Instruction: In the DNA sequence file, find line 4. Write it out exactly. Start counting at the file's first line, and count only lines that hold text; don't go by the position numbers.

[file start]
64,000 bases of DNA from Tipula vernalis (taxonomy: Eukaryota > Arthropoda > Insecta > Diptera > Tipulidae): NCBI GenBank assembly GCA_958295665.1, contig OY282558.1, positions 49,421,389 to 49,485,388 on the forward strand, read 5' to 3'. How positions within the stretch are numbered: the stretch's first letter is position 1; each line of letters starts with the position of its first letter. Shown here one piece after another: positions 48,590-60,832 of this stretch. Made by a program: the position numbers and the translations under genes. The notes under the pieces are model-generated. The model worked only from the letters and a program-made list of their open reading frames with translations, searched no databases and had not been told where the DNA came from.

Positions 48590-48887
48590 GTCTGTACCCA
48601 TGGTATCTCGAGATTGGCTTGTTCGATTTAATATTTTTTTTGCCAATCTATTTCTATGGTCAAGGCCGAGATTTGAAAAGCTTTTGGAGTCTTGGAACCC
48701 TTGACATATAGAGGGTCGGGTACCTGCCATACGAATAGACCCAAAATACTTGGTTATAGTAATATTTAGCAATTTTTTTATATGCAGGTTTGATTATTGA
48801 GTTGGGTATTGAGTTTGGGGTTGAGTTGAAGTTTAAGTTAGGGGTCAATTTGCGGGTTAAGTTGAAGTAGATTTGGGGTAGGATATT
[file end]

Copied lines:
48601 TGGTATCTCGAGATTGGCTTGTTCGATTTAATATTTTTTTTGCCAATCTATTTCTATGGTCAAGGCCGAGATTTGAAAAGCTTTTGGAGTCTTGGAACCC